There are different rules for night driving.
If you’re an experienced night driver, especially an experienced long-distance night driver, you can probably skip this step. This is for ordinary drivers who go on holidays perhaps once or twice a year, maybe slightly more often, but don’t really drive a long way at night very much.
Fatigue is a major problem. It’s very hard to diagnose, because by the time you’re tired enough to be a danger on the road, your mental state is usually too diminished to be an effective judge of itself.
It really is best not to drive during times of the day (night) at which you would normally be asleep. It is especially ridiculous to put in a big week at work and then drive overnight, interstate or for several hundred kilometres. Likewise, a big week away on holidays, followed by an overnight drive home is inviting disaster.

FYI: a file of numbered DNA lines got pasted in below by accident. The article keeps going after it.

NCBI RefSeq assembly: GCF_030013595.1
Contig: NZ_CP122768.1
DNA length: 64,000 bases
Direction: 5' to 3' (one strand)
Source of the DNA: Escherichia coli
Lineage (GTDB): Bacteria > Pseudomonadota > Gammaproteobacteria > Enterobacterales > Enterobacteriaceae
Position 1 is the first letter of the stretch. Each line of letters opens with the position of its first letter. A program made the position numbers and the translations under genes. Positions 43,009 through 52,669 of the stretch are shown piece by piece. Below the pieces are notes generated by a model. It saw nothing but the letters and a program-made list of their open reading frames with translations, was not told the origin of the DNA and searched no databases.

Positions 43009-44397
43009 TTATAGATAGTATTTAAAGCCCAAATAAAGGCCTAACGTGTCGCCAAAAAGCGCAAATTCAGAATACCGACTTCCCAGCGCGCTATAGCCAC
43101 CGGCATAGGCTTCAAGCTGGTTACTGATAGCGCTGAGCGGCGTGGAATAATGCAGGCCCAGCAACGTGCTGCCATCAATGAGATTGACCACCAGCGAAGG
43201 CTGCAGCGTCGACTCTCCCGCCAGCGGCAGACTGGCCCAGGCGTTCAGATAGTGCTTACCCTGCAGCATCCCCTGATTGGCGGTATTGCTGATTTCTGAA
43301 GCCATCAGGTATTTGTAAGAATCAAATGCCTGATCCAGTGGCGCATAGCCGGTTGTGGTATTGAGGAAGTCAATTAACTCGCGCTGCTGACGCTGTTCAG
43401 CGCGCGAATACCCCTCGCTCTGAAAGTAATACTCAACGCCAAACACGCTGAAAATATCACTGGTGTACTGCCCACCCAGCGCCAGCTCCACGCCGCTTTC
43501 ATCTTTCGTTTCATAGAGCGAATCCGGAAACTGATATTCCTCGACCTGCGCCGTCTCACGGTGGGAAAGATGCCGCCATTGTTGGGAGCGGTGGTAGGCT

Fatigue is not the only risk. Animals are more active at night, and the risk of hitting an animal is much higher in low light conditions. It’s actually insanely high at dawn and dusk in the country, because animal activity is high, and the low light levels compromise your visual acquity.
It’s false economy to drive when your body is yelling at you to sleep. Dawn and dusk are bad times to be on country roads, and excellent times to be stopped having breakfast and dinner, respectively.